“Army of Frankensteins” does rely on the viewer’s basic knowledge of  the historical timeline of the American Civil War era, particularly the events of its concluding days, but that’s mostly to ensure a better enjoyment of the narrative:  While tweaking some of the history of the War Between the States, Bellgardt’s clever script never quite alters the outcome, as Quentin Tarantino might have.  You can’t say you’ve everything until you witness a couple of dozen Frankensteins lurching out of the woods to do battle with the Confederate Army.  And the movie’s closing gag alone is worth the price of admission.

Filmed in and around Oklahoma City and featuring performances by local non-professional actors Jordan Ferris as Jones, Raychelle McDonald as an escaped slave with feminist values, John Ferguson (known to Oklahoma residents as Count Gregore, the host of TV’s “Nightmare Theater”) as Dr. Finski, Don Taylor as a blase, intellectual Abraham Lincoln, and Eric Gesecus as Frankenstein, “Army of Frankensteins” played at one or two genre-specific horror festivals and earned sporadic release in Japan in 2014 before being released on DVD and Blu-ray in the United States and Canada in September 2015.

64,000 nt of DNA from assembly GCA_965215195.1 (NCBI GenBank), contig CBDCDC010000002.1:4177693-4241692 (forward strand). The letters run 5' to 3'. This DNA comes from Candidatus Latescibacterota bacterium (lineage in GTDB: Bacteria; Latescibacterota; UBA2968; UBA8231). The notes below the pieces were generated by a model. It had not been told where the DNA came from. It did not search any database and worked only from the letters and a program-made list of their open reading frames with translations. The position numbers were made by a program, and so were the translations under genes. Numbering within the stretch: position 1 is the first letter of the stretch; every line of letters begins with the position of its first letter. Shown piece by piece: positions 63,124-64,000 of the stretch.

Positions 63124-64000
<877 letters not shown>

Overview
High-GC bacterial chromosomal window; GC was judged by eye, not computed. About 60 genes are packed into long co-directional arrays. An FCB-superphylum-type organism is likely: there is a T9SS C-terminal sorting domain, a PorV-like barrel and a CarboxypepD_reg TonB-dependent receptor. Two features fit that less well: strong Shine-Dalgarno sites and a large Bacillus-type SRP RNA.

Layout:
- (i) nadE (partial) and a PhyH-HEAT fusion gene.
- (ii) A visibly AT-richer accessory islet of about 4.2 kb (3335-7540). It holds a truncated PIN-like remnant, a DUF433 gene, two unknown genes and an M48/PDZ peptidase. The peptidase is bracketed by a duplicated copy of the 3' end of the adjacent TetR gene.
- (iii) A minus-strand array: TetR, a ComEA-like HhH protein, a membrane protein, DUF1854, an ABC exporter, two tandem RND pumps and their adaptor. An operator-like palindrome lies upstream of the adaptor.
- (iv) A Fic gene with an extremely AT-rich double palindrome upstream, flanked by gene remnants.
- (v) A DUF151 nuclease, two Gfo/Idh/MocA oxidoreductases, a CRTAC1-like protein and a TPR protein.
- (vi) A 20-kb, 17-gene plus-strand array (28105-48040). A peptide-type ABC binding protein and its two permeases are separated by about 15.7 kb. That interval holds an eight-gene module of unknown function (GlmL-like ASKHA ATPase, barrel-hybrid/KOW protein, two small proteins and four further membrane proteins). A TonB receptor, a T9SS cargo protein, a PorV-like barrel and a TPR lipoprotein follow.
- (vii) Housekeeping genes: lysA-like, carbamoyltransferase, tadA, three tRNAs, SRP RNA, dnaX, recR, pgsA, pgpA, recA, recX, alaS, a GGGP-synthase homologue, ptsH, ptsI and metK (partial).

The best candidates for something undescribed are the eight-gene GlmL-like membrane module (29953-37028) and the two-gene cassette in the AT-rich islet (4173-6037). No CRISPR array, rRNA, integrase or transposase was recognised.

“Army of Frankensteins” is not rated by the MPAA but contains some gory effects, brief nudity, and some adult situations.